Review how the Gloo management server backs up data and your setup options to make the backing database more resilient. For more information about the feature, see Relay architecture.
What data gets stored
The Gloo snapshot that the agent sends to the management server is stored in the management server's backing storage. For an example of how to check the data that gets stored, see Review data in Redis.
- Discovered Kubernetes resources, such as Kubernetes services, deployments, replicasets, daemonsets, and statefulsets. The management server translates discovered resources into Istio resources and displays them in the Gloo UI. Note that you can use Istio discovery selectors to ignore certain Kubernetes resources. Ignored resources are not included in the snapshot that is sent from the agent to the management server.
- Gloo custom resources that you create. The management server translates Gloo resources into Istio resources and displays them in the Gloo UI.
- Istio resources, including:
- Istio resources that, after initial server-agent setup, the management server automatically translates from your Gloo resources and writes back to the workload cluster. These resources are included in the snapshot to avoid accidentally deleting them from the workload cluster if an agent disconnects and reconnects, and to display them in the Gloo UI.
- Any Istio resources that you manually created, so that they can be displayed in the Gloo UI.
- Internal resources that are computed in memory by each agent and pushed to the management server without being persisted in the workload cluster. Internal resources include:
Gatewayresources, which contain information about gateway endpoints in the cluster.
CertificateRequestresources, which are used in internal multi-step workflows that involve both the agent and the management server.
Backing storage options
Review the following options for setting up backing storage.
|Built-in local Redis||Proof of concept and staging environments||
|Bring your own Redis||Production environments||
Built-in local Redis
By default, a local Redis instance
gloo-mesh-redis is set up in the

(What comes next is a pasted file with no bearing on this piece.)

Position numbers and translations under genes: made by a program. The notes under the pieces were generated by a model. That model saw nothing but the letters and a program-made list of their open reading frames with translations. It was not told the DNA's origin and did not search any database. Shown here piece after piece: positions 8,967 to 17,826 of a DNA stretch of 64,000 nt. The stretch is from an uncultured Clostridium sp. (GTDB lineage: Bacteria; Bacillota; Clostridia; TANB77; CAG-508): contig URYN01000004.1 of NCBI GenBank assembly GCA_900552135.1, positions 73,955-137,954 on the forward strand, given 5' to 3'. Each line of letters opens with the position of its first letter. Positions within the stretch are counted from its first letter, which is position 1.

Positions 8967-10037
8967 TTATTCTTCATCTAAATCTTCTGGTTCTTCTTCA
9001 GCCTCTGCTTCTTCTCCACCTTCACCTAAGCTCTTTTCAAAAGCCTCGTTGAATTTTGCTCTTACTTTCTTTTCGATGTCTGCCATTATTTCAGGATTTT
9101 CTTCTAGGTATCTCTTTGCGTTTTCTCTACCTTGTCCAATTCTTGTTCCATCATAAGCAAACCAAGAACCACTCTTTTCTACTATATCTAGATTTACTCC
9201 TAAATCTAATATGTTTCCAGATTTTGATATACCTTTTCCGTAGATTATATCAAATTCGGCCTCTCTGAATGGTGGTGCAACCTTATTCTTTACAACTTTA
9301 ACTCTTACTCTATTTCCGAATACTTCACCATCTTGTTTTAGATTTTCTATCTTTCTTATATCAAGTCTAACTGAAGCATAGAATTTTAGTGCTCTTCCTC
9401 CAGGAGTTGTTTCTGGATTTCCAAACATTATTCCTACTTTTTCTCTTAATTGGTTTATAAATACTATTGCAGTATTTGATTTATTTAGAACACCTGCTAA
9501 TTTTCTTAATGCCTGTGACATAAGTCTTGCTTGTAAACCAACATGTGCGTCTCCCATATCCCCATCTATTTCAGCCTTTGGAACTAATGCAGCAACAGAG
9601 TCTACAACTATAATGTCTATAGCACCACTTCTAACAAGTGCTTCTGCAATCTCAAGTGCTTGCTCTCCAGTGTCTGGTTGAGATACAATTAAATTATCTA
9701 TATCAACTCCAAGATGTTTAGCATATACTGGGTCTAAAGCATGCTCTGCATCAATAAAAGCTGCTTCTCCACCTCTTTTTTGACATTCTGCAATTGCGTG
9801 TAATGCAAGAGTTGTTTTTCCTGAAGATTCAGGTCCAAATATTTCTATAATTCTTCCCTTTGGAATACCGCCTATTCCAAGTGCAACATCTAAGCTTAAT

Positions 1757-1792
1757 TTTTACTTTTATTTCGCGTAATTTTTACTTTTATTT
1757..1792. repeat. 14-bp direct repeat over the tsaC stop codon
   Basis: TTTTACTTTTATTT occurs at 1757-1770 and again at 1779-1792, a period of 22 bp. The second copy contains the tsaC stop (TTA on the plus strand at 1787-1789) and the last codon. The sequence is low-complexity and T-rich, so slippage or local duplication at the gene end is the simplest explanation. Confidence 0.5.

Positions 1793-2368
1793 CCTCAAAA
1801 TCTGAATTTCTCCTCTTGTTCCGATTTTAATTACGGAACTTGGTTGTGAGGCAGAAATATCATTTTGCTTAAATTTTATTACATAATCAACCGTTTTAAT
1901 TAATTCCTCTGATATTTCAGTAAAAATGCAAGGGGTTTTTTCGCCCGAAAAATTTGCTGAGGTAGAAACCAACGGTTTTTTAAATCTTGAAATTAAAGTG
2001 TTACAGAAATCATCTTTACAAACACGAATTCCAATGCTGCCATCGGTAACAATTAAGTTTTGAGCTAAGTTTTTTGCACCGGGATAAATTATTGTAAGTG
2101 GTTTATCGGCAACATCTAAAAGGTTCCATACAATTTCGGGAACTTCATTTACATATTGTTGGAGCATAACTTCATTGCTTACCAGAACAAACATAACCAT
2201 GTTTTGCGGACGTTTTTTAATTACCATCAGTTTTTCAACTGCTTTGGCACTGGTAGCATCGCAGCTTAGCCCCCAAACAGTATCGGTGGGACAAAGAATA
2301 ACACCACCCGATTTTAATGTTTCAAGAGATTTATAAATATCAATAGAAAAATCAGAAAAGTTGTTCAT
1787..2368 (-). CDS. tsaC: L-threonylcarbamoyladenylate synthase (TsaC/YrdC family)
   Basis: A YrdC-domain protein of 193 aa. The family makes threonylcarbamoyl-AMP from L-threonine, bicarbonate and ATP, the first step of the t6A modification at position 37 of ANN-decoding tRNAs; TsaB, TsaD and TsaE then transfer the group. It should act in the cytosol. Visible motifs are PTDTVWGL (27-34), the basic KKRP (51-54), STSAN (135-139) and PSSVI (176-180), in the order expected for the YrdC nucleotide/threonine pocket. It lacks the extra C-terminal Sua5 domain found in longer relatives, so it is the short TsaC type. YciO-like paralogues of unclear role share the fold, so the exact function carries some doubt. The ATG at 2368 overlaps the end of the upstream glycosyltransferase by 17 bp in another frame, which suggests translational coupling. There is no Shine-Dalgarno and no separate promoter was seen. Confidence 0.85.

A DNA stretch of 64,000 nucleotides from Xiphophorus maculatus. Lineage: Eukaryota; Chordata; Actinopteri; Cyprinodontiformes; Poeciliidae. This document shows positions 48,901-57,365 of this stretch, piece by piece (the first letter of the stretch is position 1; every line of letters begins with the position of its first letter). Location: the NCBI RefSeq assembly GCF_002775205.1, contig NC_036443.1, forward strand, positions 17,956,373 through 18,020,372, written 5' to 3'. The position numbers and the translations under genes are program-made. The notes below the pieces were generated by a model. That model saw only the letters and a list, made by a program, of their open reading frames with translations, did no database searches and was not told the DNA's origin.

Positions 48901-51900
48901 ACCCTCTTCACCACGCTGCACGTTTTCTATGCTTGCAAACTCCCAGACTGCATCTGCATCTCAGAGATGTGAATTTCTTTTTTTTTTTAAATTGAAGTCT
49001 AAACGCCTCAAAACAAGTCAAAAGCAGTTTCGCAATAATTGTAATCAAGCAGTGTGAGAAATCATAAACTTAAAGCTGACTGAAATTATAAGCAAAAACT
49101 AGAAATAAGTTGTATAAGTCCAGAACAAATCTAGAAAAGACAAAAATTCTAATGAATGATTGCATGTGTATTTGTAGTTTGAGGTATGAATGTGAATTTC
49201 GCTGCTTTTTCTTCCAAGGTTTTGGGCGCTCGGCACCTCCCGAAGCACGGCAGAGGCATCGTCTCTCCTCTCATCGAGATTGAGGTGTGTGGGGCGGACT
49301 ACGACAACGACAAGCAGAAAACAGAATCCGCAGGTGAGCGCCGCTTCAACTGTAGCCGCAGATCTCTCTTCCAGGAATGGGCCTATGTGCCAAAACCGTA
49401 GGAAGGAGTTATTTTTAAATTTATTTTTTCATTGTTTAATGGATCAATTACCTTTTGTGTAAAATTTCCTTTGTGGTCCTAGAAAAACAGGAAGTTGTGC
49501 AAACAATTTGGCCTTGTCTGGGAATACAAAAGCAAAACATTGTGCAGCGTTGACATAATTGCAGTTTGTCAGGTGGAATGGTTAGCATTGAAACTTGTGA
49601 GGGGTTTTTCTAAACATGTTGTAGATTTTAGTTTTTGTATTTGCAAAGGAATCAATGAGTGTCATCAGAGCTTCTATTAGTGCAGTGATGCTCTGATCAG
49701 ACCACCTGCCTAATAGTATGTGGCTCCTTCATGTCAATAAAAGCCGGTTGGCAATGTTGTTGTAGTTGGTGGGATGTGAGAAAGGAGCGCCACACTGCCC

gloo-mesh namespace of the management cluster when you install the Gloo management server and UI components. The Gloo management server replicas and the Gloo UI are automatically configured to read from and write data to this Redis instance for a global view of your Gloo environment.
Using a local Redis instance is not a recommended practice for production. To achieve higher availability, disaster recovery and add other security features, bring your own Redis instance instead.
To enable the local Redis, you use the following Helm values during the Gloo management server installation:
redis: deployment: # Enable the creation of the local Redis deployment and service. enabled: true
You can further configure the default Redis values, such as to modify the Kubernetes deployment's resource limits and requests. For more information, see the following docs:
- Check the Helm reference for the
- Follow the Upgrade guide for instructions on how to upgrade your installation after modifying the Helm fields.
Bring your own Redis
Instead of using the built-in local Redis instance, you can achieve higher availability, disaster recovery, and enhanced control and security by bringing your own Redis cluster. You can choose between installing the Redis cluster within the Gloo management cluster and run it alongside the Gloo UI and Gloo management server, or to use a Redis cluster that is hosted outside the management cluster, such as by using a cloud provider service like AWS ElastiCache.
Using a Redis or AWS ElastiCache instance in cluster mode is currently not supported.
When you bring your own Redis cluster, you can customize the following aspects:
- Authentication: To authenticate with your Redis instance, you can configure Gloo Mesh to use a username and password when connecting to Redis. Depending on your Redis provider, you might only need to specify a password to authenticate with Redis. You store these credentials in a Kubernetes secret on the management cluster.
- TLS certificates: For enhanced security, you can use TLS certificates to authenticate with your Redis cluster. Note that your Redis instance must be configured to accept TLS connections. You store the certificate that you want to use in a Kubernetes secret on the management cluster.
- Connection: You can optionally set connection parameters, such as the maximum number of active connections, retries, or number of idle connections.
- Database: You can optionally specify the database instance within your Redis cluster that you want to connect to.
Keep in mind that by bringing your own Redis instance, you configure both the Gloo management server and Gloo UI to read from and write to the same Redis database. Any settings for your Redis instance, such as the maximum number of retries, are shared between these components.